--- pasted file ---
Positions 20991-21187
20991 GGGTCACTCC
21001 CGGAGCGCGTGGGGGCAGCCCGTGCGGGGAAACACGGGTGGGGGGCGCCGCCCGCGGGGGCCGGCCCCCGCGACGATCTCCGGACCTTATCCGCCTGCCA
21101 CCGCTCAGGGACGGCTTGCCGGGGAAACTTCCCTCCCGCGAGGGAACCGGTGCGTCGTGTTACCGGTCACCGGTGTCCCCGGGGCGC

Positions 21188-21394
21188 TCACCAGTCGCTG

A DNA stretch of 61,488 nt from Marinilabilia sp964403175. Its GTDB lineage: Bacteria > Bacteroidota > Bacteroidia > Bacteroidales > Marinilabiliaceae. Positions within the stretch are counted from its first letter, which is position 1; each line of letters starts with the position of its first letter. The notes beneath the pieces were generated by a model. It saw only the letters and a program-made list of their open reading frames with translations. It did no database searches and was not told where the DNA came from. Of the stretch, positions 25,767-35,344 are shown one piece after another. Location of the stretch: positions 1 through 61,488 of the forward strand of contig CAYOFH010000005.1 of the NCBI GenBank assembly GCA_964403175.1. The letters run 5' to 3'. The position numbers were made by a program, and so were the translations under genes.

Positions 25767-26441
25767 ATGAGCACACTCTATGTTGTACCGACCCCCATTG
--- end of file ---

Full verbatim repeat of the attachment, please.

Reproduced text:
Positions 20991-21187
20991 GGGTCACTCC
21001 CGGAGCGCGTGGGGGCAGCCCGTGCGGGGAAACACGGGTGGGGGGCGCCGCCCGCGGGGGCCGGCCCCCGCGACGATCTCCGGACCTTATCCGCCTGCCA
21101 CCGCTCAGGGACGGCTTGCCGGGGAAACTTCCCTCCCGCGAGGGAACCGGTGCGTCGTGTTACCGGTCACCGGTGTCCCCGGGGCGC

Positions 21188-21394
21188 TCACCAGTCGCTG

A DNA stretch of 61,488 nt from Marinilabilia sp964403175. Its GTDB lineage: Bacteria > Bacteroidota > Bacteroidia > Bacteroidales > Marinilabiliaceae. Positions within the stretch are counted from its first letter, which is position 1; each line of letters starts with the position of its first letter. The notes beneath the pieces were generated by a model. It saw only the letters and a program-made list of their open reading frames with translations. It did no database searches and was not told where the DNA came from. Of the stretch, positions 25,767-35,344 are shown one piece after another. Location of the stretch: positions 1 through 61,488 of the forward strand of contig CAYOFH010000005.1 of the NCBI GenBank assembly GCA_964403175.1. The letters run 5' to 3'. The position numbers were made by a program, and so were the translations under genes.

Positions 25767-26441
25767 ATGAGCACACTCTATGTTGTACCGACCCCCATTG